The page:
SACRAMENTO, Calif. — The United States shares the longest nonmilitarized border in the world with Canada, yet many U.S. citizens haven't a clue what their northern neighbors eat.
That particular realization struck Don Burns as he contemplated hosting a Vancouver 2010 Olympics viewing party at his North Natomas home.
"I remember doing a viewing party for the Beijing Olympics, and we got a bunch of Chinese takeout," Burns said.
Canada, however, turned out to be a vexing puzzle for the self-described foodie. He couldn't find one restaurant to get help, so he asked Canadian neighbors, called The Bee and even contacted Canadian consulates in several cities.
"The best way to approach it is to say: 'What's Chinese food? What's Indian food?' The food here is just as immense," said Michael Smith, restaurant chef and star of several Food Network Canada shows. "There isn't one distinct Canadian cuisine."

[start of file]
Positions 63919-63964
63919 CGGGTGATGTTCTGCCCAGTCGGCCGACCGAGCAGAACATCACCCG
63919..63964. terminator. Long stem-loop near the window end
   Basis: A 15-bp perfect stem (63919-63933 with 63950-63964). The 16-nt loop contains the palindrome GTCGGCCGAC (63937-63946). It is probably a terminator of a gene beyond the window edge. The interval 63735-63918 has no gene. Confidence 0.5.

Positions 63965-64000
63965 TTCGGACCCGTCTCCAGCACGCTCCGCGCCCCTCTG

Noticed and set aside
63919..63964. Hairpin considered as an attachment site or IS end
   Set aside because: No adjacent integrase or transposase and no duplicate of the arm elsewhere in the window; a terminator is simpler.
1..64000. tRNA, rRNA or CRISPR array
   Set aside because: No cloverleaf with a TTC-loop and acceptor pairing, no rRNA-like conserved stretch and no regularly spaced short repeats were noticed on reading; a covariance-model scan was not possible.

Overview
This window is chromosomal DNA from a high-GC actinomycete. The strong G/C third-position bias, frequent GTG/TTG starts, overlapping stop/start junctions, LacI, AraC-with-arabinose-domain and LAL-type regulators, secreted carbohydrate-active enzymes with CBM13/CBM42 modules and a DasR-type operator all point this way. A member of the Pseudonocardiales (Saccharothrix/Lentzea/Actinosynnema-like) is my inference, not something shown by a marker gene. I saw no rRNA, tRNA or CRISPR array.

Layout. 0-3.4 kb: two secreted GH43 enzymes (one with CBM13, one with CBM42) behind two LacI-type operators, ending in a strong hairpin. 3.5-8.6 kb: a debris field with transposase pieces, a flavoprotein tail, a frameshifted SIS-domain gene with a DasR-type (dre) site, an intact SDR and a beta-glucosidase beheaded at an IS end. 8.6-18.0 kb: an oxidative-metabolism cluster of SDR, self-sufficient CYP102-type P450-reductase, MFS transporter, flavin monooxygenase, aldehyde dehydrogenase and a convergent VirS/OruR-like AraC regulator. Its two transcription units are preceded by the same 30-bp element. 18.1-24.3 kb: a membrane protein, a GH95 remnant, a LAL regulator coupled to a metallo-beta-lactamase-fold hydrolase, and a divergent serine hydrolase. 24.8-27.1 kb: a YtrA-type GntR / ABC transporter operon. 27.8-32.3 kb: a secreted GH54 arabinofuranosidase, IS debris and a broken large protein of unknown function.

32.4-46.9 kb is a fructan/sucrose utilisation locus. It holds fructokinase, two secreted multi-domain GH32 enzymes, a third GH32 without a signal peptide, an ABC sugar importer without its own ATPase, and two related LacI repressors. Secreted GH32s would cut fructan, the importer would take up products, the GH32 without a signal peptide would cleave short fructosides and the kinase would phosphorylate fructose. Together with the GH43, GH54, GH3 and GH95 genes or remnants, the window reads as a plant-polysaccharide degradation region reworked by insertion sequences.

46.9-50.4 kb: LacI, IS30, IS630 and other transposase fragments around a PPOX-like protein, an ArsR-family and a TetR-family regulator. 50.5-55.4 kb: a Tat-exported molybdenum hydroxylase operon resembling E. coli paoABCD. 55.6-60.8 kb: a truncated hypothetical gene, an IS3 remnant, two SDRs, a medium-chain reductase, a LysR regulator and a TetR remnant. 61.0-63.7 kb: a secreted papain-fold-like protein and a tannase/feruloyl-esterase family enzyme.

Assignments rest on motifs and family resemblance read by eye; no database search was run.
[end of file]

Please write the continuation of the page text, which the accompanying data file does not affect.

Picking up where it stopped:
Favored dishes in Canada often reflect the country's multicultural landscape.
Cathy O'Haigan's food memories swirl around dishes like tourtiere, French-Canadian meat pie, and ragout de pattes de cochon, a pork stew made with pigs' feet. A Sacramentan now, O'Haigan was born in northeastern Quebec and lived there for part of her childhood.
Her mother, an American who learned to prepare those and other dishes after marrying a French-Canadian, made her savory tourtiere with pork and onions.
"The main things that set it off are cinnamon and cloves," O'Haigan said.
There's poutine, which may be Canada's closest thing to a national dish.
French fries are topped with fresh cheese curds (which famously squeak when you eat them) and slathered with gravy in this artery-constricting dish. Poutine can be found in many parts of the country but is most prominent in Quebec, where it originated.
"It's French fries with gravy and cheese. What's not to like?" Smith said.
Read the complete story at sacbee.com